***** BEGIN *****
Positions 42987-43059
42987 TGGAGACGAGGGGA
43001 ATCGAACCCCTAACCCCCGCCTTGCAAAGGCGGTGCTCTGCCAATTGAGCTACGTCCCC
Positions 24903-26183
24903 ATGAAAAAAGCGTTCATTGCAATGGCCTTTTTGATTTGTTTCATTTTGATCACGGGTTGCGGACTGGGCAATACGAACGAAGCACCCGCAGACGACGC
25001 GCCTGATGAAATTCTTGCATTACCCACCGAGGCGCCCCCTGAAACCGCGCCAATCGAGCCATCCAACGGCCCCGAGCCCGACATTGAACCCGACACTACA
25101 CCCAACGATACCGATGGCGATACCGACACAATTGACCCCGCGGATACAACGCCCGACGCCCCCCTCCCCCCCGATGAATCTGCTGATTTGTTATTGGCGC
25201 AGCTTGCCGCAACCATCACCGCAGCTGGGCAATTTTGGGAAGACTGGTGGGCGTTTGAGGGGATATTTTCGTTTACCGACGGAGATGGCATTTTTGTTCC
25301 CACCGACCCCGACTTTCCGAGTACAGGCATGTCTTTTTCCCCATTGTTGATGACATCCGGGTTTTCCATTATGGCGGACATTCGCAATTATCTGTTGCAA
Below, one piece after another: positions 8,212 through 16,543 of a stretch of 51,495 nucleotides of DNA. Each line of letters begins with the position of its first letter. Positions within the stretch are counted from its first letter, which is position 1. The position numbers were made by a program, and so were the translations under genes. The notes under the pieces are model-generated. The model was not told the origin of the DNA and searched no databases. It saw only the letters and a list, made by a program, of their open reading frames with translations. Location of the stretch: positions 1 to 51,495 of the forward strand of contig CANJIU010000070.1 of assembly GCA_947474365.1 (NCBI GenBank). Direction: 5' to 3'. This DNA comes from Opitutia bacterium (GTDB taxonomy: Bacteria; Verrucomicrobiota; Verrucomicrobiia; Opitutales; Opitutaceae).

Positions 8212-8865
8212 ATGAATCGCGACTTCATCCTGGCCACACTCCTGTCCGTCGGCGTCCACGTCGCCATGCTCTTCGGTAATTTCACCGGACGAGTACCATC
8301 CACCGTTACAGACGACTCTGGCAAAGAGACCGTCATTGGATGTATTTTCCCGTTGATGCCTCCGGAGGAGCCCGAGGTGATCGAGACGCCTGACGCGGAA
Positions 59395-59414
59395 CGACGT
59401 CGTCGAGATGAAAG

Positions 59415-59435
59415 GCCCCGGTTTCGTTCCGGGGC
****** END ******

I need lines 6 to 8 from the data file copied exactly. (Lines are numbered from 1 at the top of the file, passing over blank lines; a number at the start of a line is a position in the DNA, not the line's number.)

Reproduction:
25001 GCCTGATGAAATTCTTGCATTACCCACCGAGGCGCCCCCTGAAACCGCGCCAATCGAGCCATCCAACGGCCCCGAGCCCGACATTGAACCCGACACTACA
25101 CCCAACGATACCGATGGCGATACCGACACAATTGACCCCGCGGATACAACGCCCGACGCCCCCCTCCCCCCCGATGAATCTGCTGATTTGTTATTGGCGC
25201 AGCTTGCCGCAACCATCACCGCAGCTGGGCAATTTTGGGAAGACTGGTGGGCGTTTGAGGGGATATTTTCGTTTACCGACGGAGATGGCATTTTTGTTCC